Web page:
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Medusa's Ugly Head Again: From SARS to MERS-CoV

Trish M. Perl, MD, MSc; Allison McGeer, MD; and Connie Savor Price, MD
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This article was published online first at www.annals.org on 28 January 2014.

From Johns Hopkins University School of Medicine and Bloomberg School of Public Health, Baltimore, Maryland; Mount Sinai Hospital, Toronto, Ontario, Canada; and University of Colorado School of Medicine, Denver, Colorado.

Potential Conflicts of Interest: Disclosures can be viewed at www.acponline.org/authors/icmje/ConflictOfInterestForms.do?msNum=M14-0096.

Requests for Single Reprints: Trish M. Perl, MD, MSc, Department of Epidemiology and Infection Prevention, Johns Hopkins Medicine, 600 North Wolfe Street, Osler 327A, Baltimore, MD 21287-5425; e-mail, tperl@jhmi.edu.

Current Author Addresses: Dr. Perl: Department of Epidemiology and Infection Prevention, Johns Hopkins Medicine, 600 North Wolfe Street, Osler 327A, Baltimore, MD 21287-5425.

Dr. McGeer: Mount Sinai Hospital, Microbiology/Room 210, 600 University Avenue, Toronto, Ontario M5G 1X5, Canada.

Dr. Price: Denver Health and Hospital, MC-4000, Denver, CO 80238.

Ann Intern Med. 2014;160(6):432-433. doi:10.7326/M14-0096
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In this issue, Arabi and colleagues report a case series of severely ill patients infected with the Middle East respiratory syndrome coronavirus. The editorialists comment on the report and emphasize the need for transparency and collaboration in the scientific community to identify optimum management and prevent a pandemic.

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Two Heads Are Better Than One
Posted on June 11, 2014
James F. Burris, MD
Department of Veterans Affairs, Washington DC
Conflict of Interest: None Declared
A recent editorial (1) that referenced the ancient Greek myth of Medusa in its title but not in its text discussed some similarities and differences in the SARS and MERS-CoV coronaviruses. Medusa, one of the Gorgons, had writhing snakes instead of hair and a face so terrifying that it turned to stone anyone who looked into it. She was slain by Perseus, who avoided looking into her face by watching only her reflection in his mirrored shield.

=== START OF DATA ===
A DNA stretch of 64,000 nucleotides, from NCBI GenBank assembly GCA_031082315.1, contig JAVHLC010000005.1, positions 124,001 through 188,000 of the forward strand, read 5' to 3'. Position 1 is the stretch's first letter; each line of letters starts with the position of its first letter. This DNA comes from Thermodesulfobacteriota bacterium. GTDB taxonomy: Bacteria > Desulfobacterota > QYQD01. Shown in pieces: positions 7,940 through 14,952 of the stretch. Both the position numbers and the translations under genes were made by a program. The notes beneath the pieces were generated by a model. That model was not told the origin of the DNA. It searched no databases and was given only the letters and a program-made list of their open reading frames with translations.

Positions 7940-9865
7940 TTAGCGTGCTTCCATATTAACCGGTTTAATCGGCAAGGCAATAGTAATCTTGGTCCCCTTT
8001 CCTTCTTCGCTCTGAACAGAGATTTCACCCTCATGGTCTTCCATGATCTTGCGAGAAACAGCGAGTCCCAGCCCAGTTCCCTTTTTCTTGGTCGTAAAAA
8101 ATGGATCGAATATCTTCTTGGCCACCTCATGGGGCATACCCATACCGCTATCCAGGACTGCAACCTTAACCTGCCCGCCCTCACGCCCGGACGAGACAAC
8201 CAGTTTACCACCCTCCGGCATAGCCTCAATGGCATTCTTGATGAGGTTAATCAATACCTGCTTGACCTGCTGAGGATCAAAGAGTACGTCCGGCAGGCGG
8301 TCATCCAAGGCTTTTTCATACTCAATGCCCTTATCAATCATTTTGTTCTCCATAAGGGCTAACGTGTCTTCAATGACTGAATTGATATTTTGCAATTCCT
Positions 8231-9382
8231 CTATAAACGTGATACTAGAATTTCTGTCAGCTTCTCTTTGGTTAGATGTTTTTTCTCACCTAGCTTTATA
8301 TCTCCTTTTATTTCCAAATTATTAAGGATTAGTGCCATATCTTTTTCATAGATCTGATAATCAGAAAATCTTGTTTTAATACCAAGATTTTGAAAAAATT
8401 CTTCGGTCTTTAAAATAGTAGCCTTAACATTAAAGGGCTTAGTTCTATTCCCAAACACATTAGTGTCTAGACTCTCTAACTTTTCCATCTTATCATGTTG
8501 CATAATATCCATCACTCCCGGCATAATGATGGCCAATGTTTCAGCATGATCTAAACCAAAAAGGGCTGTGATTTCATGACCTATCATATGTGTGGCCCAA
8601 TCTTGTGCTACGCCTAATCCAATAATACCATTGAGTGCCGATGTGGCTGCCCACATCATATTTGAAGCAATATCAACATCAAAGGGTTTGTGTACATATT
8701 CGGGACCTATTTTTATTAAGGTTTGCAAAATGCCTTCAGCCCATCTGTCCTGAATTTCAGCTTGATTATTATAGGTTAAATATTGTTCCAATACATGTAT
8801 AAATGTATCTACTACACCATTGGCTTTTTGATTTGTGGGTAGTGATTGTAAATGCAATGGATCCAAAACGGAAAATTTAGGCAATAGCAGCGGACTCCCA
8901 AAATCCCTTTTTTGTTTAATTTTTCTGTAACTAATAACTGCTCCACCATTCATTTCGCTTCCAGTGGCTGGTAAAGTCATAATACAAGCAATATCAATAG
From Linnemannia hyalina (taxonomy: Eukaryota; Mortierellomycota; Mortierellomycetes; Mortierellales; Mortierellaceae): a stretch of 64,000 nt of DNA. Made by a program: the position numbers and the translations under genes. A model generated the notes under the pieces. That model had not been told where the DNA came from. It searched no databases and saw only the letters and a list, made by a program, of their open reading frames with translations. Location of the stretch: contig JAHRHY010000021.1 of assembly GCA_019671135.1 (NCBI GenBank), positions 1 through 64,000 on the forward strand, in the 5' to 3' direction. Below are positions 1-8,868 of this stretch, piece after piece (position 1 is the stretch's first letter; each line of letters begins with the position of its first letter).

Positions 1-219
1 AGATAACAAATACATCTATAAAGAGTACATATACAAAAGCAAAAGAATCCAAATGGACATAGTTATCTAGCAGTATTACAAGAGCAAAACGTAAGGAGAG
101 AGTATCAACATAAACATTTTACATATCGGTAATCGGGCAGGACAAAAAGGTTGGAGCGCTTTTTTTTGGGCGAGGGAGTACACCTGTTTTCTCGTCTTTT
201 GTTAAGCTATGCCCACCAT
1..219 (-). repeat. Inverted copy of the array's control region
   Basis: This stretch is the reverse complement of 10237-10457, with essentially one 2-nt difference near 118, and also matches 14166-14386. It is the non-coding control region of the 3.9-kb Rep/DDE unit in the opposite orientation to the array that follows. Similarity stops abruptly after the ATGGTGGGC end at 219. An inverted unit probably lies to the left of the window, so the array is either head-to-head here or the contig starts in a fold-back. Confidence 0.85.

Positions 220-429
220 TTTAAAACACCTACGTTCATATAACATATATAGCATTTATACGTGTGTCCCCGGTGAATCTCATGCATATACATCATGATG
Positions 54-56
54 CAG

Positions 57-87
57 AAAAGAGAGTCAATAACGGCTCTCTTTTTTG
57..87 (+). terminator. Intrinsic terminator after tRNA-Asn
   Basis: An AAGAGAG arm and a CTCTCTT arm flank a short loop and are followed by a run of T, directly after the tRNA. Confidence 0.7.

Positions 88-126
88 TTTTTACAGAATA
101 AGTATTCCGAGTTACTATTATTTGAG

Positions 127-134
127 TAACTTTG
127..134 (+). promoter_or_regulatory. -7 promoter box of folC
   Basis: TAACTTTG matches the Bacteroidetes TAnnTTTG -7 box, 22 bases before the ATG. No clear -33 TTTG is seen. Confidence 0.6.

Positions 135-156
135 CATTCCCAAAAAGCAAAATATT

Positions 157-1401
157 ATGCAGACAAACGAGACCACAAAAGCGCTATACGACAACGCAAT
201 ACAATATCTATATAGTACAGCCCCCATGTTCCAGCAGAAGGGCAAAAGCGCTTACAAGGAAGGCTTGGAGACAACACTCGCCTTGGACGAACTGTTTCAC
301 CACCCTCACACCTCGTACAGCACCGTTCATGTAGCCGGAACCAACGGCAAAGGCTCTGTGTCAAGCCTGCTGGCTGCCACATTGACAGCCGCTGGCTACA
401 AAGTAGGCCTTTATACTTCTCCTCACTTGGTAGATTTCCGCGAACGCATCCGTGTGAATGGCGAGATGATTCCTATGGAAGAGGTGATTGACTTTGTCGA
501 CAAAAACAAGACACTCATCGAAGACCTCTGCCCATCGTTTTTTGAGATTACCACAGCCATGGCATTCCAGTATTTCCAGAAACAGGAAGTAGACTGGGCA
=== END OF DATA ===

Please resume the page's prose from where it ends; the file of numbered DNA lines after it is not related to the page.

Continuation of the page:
A perhaps even more apt classical allusion for the challenges posed by these two coronaviruses (and perhaps others yet to come) is the Lernaean Hydra. This somewhat reptilian beast had multiple heads, and each time one was cut off two more grew in its place, making the monster progressively more dangerous the more it was attacked. One of the Labors of Hercules was to slay this beast, which he finally accomplished by cauterizing each neck with a torch after cutting off its head. We may need the clinical equivalent of a lightsaber to meet the challenges posed by the many-headed coronaviruses.

Classical allusions become more and more hazardous both to the one who alludes and to the audience as fewer and fewer of us have had enough of a classical education to carry the old myths around in our working memory, but they can still serve to make a point and enliven a text.

James F. Burris, MD
Washington, DC

1. Perl TM, McGeer A, Price CS. Medusa’s Ugly Head Again: From SARS to MERS-CoV. Ann Intern Med 2014; 160: 432-433.
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